The Rest of Us

He was one of those trendy looking emo kids. Soft, with a carefully mused half Mohawk, and a round face too delicate for punk rock. He wore a goodwill suit, like he was a character in one of those PG-13 feel good flicks. Starring the hottie of the day, or maybe Ellen Page, he wasn’t good looking enough to be her love interest. No, he’d have been her emotional best friend. Effeminate in a glorified way, he was shoulder to cry on, and her support system. One day she’d walk in on him and that boy from art class in a compromising position, but he’d swear he wasn’t gay. Scared and scarred. But that was years away.

Today this marshmallow man child was sitting across the table from me at the downtown Central Library. Talking on his cell phone. Chit chat, ratta tat tat, it was fucking obnoxious. Obnoxious in a high school way, disrespectful to strangers because his eyes had not yet been opened to the truth that the world is not comprised exclusively of Good People. No, there is also the Rest of Us. Those who do not care about him. Those who are not interested in his feelings, his desires; certainly not his hopes and dreams. No, we do not care about his plans in life, his back story, and definitely not that one time at sleep away camp when his eyes were opened to a whole new realm of exciting possibilities. We only cared for ourselves, and about the fact that this pumpkin headed jerk off would not shut up. In a public library! There are rules that must be followed in a public library, common courtesies that must be extended in a polite society, even if we are not polite ourselves. Internal chaos is one thing, perhaps even necessary in the struggle to internalize grand words like Peace and Understanding. What we had here was ordinary and common rudeness set in an otherwise peaceful public setting.

“…yea…oh, I don’t know…sure, I’ll call you at three thirty…noooo…what’d you have for lunch,” he stuttered in a sing song little boy’s voice, drawing the eyes of all around him. I gripped my Bic ball point pen tight like a hunting knife, when an older gentleman from across the room spoke loudly and firmly with the voice of a man who knew a thing or two about hard living,

“PSSSST! Hey! You’re not the only one in here; pipe down on the phone kid!” I was impressed. Firm and to the point, without being overly abusive. Much more restrained than the fire that I wanted to set under the young man’s chair. But the point was lost.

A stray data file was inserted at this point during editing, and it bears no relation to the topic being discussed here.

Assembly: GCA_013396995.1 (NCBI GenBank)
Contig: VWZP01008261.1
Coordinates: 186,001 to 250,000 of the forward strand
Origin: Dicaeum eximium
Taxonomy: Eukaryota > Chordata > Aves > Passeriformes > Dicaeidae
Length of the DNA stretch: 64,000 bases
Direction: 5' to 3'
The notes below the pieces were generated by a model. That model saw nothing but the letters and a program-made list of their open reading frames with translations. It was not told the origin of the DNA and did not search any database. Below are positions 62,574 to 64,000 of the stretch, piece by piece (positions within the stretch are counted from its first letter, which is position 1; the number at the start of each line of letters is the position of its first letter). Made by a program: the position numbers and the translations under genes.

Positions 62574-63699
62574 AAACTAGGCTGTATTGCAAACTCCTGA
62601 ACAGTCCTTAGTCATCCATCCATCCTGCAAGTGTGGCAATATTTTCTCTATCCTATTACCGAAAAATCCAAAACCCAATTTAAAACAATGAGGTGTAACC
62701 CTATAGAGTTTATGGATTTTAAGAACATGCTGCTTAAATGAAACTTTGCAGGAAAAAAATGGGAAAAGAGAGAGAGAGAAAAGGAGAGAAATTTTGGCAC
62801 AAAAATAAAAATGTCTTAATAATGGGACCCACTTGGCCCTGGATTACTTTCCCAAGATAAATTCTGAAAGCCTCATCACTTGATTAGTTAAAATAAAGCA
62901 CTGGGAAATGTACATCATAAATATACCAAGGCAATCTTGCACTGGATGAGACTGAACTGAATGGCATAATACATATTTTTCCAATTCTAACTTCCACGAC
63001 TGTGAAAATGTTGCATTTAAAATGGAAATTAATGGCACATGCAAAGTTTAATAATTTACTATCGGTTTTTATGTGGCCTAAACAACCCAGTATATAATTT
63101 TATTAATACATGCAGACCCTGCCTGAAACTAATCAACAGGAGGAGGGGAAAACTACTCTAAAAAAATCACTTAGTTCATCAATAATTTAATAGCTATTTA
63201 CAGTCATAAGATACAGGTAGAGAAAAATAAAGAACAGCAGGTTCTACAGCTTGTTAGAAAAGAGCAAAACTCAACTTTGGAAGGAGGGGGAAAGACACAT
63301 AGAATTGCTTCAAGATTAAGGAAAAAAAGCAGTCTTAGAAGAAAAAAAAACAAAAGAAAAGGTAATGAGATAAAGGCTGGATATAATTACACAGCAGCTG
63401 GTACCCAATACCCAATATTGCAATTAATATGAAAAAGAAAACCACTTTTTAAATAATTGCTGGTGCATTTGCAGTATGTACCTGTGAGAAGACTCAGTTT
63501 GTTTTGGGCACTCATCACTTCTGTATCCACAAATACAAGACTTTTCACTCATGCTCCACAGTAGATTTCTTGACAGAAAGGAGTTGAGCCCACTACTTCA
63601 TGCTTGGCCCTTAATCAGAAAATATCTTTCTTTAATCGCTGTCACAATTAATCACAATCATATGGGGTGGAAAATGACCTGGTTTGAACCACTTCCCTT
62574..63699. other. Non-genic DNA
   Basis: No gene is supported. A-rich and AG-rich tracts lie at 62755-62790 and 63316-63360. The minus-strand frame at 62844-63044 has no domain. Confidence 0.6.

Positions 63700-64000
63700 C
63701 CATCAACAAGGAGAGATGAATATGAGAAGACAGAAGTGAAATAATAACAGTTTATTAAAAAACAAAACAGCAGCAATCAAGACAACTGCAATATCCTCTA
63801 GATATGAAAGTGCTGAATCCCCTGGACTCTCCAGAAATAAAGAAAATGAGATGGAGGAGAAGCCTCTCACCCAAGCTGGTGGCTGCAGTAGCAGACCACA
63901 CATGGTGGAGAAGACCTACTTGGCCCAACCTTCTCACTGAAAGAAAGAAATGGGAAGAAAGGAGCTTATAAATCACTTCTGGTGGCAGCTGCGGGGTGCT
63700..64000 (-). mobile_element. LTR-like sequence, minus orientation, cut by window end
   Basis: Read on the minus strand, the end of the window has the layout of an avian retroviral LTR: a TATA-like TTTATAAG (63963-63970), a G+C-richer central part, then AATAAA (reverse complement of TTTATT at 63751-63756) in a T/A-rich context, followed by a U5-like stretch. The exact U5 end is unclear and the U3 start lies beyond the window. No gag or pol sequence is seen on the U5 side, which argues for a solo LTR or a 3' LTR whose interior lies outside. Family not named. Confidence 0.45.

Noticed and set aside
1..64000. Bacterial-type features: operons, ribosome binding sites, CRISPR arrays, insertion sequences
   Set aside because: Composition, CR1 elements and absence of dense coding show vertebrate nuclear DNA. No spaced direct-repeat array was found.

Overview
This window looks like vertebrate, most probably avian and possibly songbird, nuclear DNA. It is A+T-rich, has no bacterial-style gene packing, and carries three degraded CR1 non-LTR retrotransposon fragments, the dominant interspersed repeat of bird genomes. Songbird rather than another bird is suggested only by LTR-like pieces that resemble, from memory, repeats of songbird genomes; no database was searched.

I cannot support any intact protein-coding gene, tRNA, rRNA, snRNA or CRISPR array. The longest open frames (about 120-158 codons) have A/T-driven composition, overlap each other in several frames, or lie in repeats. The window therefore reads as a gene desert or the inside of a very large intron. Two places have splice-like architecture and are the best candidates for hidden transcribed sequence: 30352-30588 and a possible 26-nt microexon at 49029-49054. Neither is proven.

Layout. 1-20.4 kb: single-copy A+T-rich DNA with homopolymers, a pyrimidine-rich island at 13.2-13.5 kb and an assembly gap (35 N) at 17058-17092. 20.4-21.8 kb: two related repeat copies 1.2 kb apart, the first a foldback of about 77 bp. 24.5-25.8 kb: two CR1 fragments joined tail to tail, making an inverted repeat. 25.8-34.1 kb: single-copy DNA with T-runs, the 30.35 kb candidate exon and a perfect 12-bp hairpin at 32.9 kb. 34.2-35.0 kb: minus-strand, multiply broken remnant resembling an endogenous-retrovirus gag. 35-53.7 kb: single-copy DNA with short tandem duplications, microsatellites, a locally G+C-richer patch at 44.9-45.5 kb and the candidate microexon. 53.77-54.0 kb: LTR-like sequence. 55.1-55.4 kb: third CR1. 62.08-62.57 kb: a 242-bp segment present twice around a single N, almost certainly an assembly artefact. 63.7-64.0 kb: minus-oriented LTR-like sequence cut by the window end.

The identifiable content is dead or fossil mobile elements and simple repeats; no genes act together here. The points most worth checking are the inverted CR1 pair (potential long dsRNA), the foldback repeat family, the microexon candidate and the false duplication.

“…I gotta go…yea, some people are being RUDE,” said the kid, with an insolent tone and a glare shot in the direction of the old man in the corner. What nerve. The kid huffed in his seat a moment before slamming his books on the desk and shuffling towards the men’s room. Perfect.

As I watched him shuffle bumble stumble across the room, I imagined calmly and cleanly rising from my chair and gliding silently towards the men’s room myself. Catching the door just before it clicked shut; I stepped quietly with rubber soles onto white tiles lit by cheap fluorescent bulbs. I could see him in the mirror, fumbling at the urinal, his back to me, unaware. Easy. I took a quick step forward and smashed his head into the cool tiled wall, grabbing a fist full of greasy Mohawk, pressing his bleeding nose forward, grinding his face into tile, not allowing him to see me. He whimpered. I punched him quickly in the kidney, and he whimpered some more.

I could kill him. I could very easily reach into my pocket and jam my Bic through his neck, and that would be the end. One less arrogant prick, one less pretender. A little more peace and quiet in the public library. The world would thank me; I would probably get a medal. Even his parents would admit I did them a favor, at least after they got over their initial shock and horror. His Ellen Page friend would admit he was always a little creepy, and she never really felt comfortable around him anyway. She would thank me, but explain that she didn’t feel right being friends with his murderer. Murderer. I would understand what she meant.

My dream was interrupted when the emo goblin slumped his sizeable girth back down into the chair across  from me and let out an obnoxiously audible sigh.

I smiled at him with black eyes. The world is not always a nice place.

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One response to “The Rest of Us

  1. Well, this is not exactly how I envisioned you might write this out. If I didn’t know you better, I’d be a little nervous.

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